Review by: Doug Trueman
Published: March 2, 1999
As long as there have been video games there have been sports games. In fact, the first game ever to reach the mass public was a form of tennis. So it’s no surprise that companies look to the sports world for inspiration when ideas run low. We’ve had almost every type of sport imaginable converted to binary: racers, skiers, baseball, hockey, football, jetskis, hang gliding, sky diving, etc. But rather than work on yet another extreme sport, 989 Studios has decided to return to the classics for its latest title: college basketball. Enter NCAA Final Four.
NCAA Final Four takes amateur basketball teams and lumps them all together for one heck of a simulation. There are so many schools to choose from that one should have a few favorites before even opening the disc; otherwise one is likely to get swamped in the sheer number of choices available. Once a team has been chosen, players can then decide what type of game they wish to play. There’s the random exhibition game (which chooses teams for the players), the quickstart game where players select their favorites and dive right in, and there’s the usual season option where players can follow the course of the league all the way up to the finals.
Gamers with lots of friends will be pleased to know that NCAA Final Four supports the PlayStation multitap: up to eight players can participate in the same game at once. However, the title also supports a two player game just as easily. Gameplay is simple: it’s basketball. Get the orange sphere through the metal hoop more times than your opponent does and you win. There are various rules that can’t be broken, however, and NCAA Final Four has included them all: three second key violations, doubling back over the center court line, charging or fouling the other team, etc., have all been included and will result in the appropriate punishment for the offending team, be it a loss of possession or a free throw. Cynical gamers will be pleased to know that 989 Studios has even included a deliberate foul button so players can choose to knock opposing athletes out the game, or simply disrupt them on the way to the basket.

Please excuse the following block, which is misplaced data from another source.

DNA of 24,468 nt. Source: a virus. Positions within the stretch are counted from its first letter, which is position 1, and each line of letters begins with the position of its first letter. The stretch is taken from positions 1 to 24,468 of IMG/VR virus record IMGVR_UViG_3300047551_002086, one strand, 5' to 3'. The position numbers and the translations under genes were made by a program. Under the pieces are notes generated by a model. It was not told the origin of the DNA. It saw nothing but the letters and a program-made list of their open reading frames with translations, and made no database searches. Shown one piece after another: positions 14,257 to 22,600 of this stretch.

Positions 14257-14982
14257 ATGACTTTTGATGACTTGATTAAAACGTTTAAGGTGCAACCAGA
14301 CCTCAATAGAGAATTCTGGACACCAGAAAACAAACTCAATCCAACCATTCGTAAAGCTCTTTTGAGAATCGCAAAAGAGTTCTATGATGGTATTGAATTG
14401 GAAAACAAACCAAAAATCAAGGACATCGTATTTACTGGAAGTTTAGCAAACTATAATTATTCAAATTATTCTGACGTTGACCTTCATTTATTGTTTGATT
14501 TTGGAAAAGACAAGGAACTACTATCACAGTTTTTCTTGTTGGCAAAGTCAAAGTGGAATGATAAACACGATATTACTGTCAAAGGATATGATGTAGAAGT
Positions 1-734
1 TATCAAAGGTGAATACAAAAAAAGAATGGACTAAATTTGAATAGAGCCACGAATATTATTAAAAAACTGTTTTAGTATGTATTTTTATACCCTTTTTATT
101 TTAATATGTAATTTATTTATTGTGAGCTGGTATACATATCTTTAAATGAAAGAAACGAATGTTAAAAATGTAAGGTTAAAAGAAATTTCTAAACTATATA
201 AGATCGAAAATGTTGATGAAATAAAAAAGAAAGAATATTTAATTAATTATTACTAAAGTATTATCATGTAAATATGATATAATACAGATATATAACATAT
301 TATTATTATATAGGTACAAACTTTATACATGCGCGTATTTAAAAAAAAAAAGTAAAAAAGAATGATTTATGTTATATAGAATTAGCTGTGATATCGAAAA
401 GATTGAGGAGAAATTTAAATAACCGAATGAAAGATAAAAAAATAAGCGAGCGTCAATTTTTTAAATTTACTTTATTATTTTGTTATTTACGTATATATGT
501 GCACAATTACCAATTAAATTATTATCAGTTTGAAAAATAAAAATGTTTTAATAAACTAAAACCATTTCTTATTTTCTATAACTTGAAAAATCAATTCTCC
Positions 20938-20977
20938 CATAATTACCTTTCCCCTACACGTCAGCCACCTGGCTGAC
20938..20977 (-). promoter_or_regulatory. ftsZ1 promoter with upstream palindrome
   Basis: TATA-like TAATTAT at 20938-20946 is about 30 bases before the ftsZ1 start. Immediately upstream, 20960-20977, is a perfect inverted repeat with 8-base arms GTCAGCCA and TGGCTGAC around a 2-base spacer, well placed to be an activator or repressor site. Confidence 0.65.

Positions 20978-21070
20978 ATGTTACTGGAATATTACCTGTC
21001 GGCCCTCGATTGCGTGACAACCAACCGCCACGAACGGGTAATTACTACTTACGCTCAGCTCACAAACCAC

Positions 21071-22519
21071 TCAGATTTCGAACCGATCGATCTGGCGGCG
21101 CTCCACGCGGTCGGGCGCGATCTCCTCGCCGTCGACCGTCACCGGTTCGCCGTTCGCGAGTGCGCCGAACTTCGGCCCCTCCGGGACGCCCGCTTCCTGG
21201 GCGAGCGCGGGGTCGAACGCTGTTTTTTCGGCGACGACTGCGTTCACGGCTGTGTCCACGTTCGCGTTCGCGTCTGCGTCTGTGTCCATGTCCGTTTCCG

NCAA Final Four has a rather unique interface that takes some getting used to, but once players have mastered the learning curve they’ll wonder why the scheme wasn’t thought of earlier. All of the buttons on the controller have specific functions (shoot, pass, sprint, etc.), but the two lower shoulder buttons have a unique “override” feature for complex plays. When a player depresses the L2 button, for instance, all of his team members will suddenly have ghostly images of the main four PlayStation buttons underneath them. With the L2 button still depressed, the four main buttons are reassigned to the four remaining members of the player’s team, and pressing the appropriate button will result in a pass to that player. The recipient of the ball is assigned the O button, and the rest of the team is rearranged accordingly. Furthermore, players can use the R2 button to get a similar effect: when selected, the chosen player will drive to the basket. Players then have to merely switch back to the L2 button to indicate a pass, and the ball will immediately head towards the selected player. This removes the need for the traditional “aim the controller towards your intended recipient and press pass” scheme that has led to many missed opportunities in the past (although gamers can still play this way if they choose). When the player is on defense, the two shoulder buttons revert to instant character selection and cherry picking commands.
Shooting is also simple. Players can use the traditional “shoot at the peak of the jump” for best results, or they can enable a shot meter which will appear beside their player when the X button is pressed. So long as they release the button while the meter is in the green, they’ll make the shot. Interestingly, all of the players have specific hot zones where an attempted shot is guaranteed. Once gamers learn where these spots on the court are, they can manipulate their team into the best possible scoring opportunity.